Forests could be buffer against climate change
Forests may be a potential buffer against global warming by absorbing a portion of projected increases in atmospheric carbon dioxide, say researchers from West Virginia University.
Researchers have found that pine trees in a piedmont North Carolina forest grew at a faster rate when carbon dioxide levels were increased by 50 percent.
“I’m not saying you should go out and plant more trees, but it’s good to have the forest there because it could be a potential buffer against climate change,” said Dr. Richard Thomas, an assistant professor of biology in WVU’s Eberly College of Arts and Sciences.
The purpose of the research project is to determine how an intact forest responds to increased atmospheric carbon dioxide and to see if plants can absorb enough carbon dioxide to slow the increase of greenhouse gases in the air. A substantial reduction could partially offset potential climate change resulting from increased carbon dioxide levels.
Scientists have been experimenting with plants and how they react to increased levels of carbon dioxide for the past 20 years, Thomas said. Prior research, however, was confined to studying plants in growth chambers and greenhouses.
“This is the first time a forest ecosystem has been manipulated with elevated levels of carbon dioxide,” he said.
Thomas and his fellow researchers are conducting their experiment in a loblolly pine forest at Duke University. In this forest, they have installed a gas-delivery system that includes a holding tank and several towers. Carbon dioxide travels from the tank to the towers through above-ground lines. It is then discharged into the air through pipes at the tops of the towers, fumigating the forest without disturbing its ecosystem.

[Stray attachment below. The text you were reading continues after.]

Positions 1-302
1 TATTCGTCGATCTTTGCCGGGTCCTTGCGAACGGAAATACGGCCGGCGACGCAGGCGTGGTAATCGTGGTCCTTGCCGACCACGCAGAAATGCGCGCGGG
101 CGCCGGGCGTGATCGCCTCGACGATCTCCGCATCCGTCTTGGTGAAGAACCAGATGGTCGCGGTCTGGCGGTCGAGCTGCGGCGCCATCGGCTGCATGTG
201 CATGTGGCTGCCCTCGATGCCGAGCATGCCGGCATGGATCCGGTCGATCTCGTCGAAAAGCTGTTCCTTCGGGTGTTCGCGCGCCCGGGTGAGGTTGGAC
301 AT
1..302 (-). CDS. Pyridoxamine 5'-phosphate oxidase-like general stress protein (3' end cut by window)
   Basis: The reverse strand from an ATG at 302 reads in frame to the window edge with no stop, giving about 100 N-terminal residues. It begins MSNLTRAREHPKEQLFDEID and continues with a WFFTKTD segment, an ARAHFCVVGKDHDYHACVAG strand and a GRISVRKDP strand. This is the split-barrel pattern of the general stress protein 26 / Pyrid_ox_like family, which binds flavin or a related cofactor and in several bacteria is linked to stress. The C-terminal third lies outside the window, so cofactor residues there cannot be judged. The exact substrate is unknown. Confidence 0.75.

The researchers control the amount of carbon dioxide released from the towers, discharging the gas at current levels and at elevated amounts projected for 2050. After two years of comparing the effects of the two gas levels on the ecosystems, they have found that the growth rate of the pine trees is about 25 percent greater in the areas with increased carbon dioxide levels.
“We had predicted a much smaller effect,” Thomas said. They have also calculated that if all forest ecosystems in the world reacted similarly, the forests would absorb about 50 percent of the projected carbon dioxide emissions from fossil fuels in 2050.
Thomas cautions that the results are not conclusive, noting that not all forests are in as temperate an environment as the one at Duke and not all trees grow as fast as the loblolly pine.
The findings are significant, nevertheless, Thomas added. “This means forests are important in the carbon balance globally,” he said. “What this suggests is that forests will to some degree offset the increases in atmospheric carbon dioxide that humans are releasing by burning fossil fuels.”
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